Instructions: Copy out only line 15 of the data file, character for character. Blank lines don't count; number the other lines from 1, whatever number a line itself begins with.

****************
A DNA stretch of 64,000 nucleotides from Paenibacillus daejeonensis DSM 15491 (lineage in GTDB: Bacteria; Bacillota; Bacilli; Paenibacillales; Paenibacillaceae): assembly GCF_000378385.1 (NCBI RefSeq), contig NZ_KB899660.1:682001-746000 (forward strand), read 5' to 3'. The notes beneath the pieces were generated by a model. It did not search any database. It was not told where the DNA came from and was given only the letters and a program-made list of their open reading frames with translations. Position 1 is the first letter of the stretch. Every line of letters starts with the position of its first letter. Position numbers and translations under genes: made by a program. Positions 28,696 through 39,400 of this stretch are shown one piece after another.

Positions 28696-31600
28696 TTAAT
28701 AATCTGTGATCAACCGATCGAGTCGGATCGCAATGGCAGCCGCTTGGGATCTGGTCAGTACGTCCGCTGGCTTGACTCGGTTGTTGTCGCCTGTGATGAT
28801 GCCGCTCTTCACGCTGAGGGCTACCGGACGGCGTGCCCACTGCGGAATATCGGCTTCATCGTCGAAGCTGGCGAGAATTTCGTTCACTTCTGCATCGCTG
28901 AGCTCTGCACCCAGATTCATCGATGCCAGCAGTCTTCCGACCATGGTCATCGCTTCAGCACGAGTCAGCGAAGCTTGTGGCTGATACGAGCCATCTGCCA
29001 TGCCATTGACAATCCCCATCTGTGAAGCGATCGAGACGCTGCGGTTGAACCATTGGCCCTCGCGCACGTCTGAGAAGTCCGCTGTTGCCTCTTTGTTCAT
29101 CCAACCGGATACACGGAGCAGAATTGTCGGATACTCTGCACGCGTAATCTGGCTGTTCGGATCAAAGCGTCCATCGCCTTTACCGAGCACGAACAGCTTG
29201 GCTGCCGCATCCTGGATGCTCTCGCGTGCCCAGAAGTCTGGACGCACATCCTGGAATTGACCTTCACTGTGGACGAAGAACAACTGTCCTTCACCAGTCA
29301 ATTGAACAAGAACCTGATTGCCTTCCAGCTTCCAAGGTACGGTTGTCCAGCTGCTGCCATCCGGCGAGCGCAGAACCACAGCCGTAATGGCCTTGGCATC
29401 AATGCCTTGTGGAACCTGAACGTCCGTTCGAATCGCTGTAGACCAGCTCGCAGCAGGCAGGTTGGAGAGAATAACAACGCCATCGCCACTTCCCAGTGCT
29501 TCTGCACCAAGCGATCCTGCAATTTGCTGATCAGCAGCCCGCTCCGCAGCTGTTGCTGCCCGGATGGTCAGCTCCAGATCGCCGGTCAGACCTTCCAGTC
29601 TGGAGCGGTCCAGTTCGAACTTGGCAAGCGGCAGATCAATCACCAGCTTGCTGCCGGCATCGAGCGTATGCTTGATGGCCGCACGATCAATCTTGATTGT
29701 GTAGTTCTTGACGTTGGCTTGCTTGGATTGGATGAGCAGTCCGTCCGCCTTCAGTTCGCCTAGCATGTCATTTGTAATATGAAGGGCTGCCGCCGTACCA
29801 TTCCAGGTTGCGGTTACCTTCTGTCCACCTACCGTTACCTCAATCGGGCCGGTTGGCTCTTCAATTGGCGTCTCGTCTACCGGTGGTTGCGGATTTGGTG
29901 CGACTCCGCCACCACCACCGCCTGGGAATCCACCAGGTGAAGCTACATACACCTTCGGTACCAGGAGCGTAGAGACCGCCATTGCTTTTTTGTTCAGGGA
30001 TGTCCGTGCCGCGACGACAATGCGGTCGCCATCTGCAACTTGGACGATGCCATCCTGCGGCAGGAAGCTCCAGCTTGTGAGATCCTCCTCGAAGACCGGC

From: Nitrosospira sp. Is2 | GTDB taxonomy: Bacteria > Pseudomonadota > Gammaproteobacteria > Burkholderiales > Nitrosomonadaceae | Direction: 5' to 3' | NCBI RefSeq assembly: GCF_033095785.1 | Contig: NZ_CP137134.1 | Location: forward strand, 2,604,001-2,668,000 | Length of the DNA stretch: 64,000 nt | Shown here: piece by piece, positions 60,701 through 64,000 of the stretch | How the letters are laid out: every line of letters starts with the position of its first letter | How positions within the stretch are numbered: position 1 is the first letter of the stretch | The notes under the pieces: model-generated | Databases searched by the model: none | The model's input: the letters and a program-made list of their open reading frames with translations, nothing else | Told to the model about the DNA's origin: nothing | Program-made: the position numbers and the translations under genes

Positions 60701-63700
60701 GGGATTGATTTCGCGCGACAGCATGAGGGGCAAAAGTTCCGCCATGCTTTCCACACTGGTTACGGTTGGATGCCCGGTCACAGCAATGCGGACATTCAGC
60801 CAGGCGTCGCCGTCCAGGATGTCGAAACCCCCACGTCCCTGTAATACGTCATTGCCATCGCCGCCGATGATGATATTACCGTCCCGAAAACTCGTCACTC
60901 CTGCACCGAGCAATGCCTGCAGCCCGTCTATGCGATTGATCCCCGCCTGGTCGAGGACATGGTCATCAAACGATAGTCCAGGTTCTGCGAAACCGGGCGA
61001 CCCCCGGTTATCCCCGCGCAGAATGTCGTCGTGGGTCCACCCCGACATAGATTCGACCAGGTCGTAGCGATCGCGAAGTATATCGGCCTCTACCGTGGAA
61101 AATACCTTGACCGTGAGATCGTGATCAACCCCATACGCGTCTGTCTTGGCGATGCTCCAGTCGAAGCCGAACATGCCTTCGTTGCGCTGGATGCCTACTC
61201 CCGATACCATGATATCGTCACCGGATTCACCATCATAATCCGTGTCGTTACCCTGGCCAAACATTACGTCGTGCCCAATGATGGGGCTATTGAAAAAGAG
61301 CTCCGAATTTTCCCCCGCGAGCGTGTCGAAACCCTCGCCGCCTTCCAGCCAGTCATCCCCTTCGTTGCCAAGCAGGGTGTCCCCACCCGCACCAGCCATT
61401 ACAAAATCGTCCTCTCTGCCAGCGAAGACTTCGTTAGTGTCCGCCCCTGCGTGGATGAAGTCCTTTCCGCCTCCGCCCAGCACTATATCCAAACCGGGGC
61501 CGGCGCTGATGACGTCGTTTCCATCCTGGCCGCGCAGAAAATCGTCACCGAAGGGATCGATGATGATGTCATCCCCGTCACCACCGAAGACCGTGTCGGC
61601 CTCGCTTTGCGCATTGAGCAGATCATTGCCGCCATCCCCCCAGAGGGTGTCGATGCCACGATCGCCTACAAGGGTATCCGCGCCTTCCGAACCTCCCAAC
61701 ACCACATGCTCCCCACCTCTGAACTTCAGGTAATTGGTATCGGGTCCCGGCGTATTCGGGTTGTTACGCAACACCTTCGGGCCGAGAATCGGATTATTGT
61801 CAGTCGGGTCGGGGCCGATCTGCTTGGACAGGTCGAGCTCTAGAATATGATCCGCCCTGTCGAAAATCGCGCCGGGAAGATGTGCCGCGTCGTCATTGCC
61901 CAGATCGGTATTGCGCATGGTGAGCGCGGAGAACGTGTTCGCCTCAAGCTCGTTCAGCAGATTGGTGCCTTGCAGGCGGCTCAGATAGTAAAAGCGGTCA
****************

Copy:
29801 TTCCAGGTTGCGGTTACCTTCTGTCCACCTACCGTTACCTCAATCGGGCCGGTTGGCTCTTCAATTGGCGTCTCGTCTACCGGTGGTTGCGGATTTGGTG